Do you recall the emotional climate of America following the terrorist attacks on September 11, 2001? The country was in mourning. But not everyone. There were some religious leaders who immediately got into the blame game.
“This was a judgment from God for America’s godlessness and perversion,” some preachers claimed. “If America continues to forget God, then they should not be surprised when calamity hits them. America’s only reaping what they’ve sown.”
But their message did not bother me as much as their tone and attitude. The undercurrent of their message was one of “I told you so.” They expressed no love for their country nor grief over its suffering. There was almost a sense of satisfaction over America’s tragedy.
Is that the proper attitude of the godly, of the person who loves God, but also loves their country?
Consider, for a moment, the great prophet Jeremiah. In one sense he was fiercely zealous for God and grew sick over his people’s disregard for God’s Law. On the other hand, Jeremiah was completely loyal to his nation and and his heart broke over the calamity that awaited it. Often called the weeping prophet, he was a man who was inwardly torn apart over his passion for God and over his love for the people God was about to judge.
“Since my people are crushed, I am crushed; I mourn, and horror grips me.
Is there no balm in Gilead? Is there no physician there?
Why then is there no healing for the wound of my people?
Oh, that my head were a spring of water and my eyes a fountain of tears!
I would weep day and night for the slain of my people” (Jer. 8:21–9:1).
A Broken Heart
There was no “I told you so” attitude in Jeremiah’s heart. The fate of his people weighed heavy on his heart and soul. And that’s the way God wanted him to be. God did not permit Jeremiah to become emotionally detached from the suffering of the people God was punishing. God wanted Jeremiah to share in His own brokenness and emotional pain—pain created by His love for Israel and the inescapable demand to punish them for their sins.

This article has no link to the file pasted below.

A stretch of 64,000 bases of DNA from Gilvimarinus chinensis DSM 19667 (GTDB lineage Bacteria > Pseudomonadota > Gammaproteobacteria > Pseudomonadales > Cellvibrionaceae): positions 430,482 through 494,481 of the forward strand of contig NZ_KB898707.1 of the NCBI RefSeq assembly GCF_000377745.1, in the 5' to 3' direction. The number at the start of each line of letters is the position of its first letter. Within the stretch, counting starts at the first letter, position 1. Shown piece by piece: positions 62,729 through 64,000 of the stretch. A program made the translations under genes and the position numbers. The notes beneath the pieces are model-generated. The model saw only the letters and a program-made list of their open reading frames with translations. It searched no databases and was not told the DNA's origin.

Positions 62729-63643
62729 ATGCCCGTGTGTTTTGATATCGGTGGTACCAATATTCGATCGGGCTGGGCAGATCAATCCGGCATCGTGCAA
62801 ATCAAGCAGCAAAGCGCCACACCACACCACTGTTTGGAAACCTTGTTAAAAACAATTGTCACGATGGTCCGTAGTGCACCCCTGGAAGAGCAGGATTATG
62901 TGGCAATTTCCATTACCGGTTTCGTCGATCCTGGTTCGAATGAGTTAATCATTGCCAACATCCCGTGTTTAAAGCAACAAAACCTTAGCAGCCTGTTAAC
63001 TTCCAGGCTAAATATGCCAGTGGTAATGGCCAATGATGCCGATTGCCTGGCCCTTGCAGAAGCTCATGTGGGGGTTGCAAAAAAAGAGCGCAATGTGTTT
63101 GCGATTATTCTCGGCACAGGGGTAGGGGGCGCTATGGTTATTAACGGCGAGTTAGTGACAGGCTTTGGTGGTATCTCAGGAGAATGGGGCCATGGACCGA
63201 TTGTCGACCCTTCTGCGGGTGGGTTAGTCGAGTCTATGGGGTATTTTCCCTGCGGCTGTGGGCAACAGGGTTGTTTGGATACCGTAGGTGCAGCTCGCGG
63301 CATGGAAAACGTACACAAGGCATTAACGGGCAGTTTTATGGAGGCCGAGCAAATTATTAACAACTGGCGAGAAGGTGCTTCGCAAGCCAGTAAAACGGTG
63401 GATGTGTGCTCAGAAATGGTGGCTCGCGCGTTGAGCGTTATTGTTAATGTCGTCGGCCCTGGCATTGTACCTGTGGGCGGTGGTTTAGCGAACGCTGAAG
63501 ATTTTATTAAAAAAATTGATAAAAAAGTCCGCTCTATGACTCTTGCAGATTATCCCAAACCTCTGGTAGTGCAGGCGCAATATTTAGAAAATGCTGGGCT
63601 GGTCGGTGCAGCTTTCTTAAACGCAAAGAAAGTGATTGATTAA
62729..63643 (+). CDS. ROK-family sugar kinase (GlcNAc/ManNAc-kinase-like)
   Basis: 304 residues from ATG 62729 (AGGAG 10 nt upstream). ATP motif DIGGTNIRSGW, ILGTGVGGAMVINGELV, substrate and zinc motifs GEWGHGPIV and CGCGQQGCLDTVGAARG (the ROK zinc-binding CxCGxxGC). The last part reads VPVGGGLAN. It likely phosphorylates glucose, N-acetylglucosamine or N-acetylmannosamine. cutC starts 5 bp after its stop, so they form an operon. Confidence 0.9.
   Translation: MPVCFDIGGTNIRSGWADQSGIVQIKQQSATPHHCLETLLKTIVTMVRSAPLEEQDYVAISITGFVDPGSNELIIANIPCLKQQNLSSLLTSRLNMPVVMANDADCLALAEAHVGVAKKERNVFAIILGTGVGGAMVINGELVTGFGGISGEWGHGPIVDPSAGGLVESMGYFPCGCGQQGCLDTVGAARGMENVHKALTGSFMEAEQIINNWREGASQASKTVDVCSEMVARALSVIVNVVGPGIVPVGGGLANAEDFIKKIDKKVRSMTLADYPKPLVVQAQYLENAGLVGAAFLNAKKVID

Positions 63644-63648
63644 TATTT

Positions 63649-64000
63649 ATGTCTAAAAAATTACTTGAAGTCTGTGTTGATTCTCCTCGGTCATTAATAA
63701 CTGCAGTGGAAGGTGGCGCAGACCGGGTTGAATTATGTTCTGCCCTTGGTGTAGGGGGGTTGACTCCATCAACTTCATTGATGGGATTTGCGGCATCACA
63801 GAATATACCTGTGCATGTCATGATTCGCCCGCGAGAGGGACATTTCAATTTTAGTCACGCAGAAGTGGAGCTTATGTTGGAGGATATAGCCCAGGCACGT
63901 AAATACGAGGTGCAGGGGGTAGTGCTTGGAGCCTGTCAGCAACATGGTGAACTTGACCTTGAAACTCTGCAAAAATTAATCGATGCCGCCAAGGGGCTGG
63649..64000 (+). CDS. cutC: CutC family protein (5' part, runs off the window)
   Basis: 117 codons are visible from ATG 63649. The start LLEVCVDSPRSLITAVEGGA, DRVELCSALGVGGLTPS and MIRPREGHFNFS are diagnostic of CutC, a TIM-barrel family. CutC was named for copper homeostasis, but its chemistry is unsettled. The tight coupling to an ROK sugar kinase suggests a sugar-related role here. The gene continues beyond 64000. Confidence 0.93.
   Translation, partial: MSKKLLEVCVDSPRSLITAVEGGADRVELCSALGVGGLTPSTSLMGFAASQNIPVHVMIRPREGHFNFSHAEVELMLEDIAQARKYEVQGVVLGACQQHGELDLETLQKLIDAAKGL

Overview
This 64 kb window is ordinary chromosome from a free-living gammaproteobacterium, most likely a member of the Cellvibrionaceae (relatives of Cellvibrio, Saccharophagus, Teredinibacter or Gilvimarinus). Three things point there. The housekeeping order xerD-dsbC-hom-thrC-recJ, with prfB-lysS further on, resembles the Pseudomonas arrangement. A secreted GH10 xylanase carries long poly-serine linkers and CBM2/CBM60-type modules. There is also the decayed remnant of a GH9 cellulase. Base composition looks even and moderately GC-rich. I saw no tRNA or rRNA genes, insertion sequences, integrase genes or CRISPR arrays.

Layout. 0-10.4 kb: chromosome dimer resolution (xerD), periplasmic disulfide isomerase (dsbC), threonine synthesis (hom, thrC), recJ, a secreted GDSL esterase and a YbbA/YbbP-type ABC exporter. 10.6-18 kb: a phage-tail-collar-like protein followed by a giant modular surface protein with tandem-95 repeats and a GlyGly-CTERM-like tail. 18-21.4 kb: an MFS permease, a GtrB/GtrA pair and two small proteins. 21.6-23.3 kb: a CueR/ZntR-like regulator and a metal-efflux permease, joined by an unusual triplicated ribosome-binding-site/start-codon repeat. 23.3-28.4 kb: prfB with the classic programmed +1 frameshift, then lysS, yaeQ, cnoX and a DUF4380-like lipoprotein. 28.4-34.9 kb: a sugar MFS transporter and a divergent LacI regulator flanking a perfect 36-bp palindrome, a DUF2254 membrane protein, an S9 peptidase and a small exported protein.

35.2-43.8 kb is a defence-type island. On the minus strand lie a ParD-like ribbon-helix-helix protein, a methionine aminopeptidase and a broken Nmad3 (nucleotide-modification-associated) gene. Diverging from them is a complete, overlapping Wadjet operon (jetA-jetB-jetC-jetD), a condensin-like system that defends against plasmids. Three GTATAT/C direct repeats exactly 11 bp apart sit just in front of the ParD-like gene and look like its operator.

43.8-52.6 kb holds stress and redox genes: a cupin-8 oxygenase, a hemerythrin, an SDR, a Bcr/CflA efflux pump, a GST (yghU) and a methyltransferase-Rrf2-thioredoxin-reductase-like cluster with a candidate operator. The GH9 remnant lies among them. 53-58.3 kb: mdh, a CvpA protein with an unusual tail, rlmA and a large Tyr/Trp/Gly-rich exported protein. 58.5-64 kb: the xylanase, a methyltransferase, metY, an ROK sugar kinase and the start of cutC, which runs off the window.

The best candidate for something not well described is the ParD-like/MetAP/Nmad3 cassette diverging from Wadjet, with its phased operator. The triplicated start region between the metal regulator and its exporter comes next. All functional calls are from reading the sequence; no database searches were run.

What a stark contrast there was between God and His prophet and those American preachers who wagged their finger at their own grieving nation! The broken-heartedness of Jeremiah (and of his God) is the proper response and attitude. None of us should be unmoved by the suffering of those around us and the nation from which we benefit.
Of course, someone will say, “What’s that got to do with true believers and the United States of America? Israel was the covenant people of God. They were truly His people who God called out of all the nations. America is just one of many nations. Even if America is the most powerful nation, but it doesn’t qualify as God’s people. What allegiance do I owe to America? Isn’t America part of the world and am I not called to be separate from the world?”
Tomorrow, we will answer this question.
Dear Father in heaven, please make me an instrument of Your peace and healing today. Help me to bear the burdens of those around me and to pray for their welfare and salvation. Help me to be a channel of Your love—in my home, community, and country. Amen.
In article photo: The American flag flies over Naval Station Guantanamo Bay by the U.S. Navy licensed under U.S. Govt. Work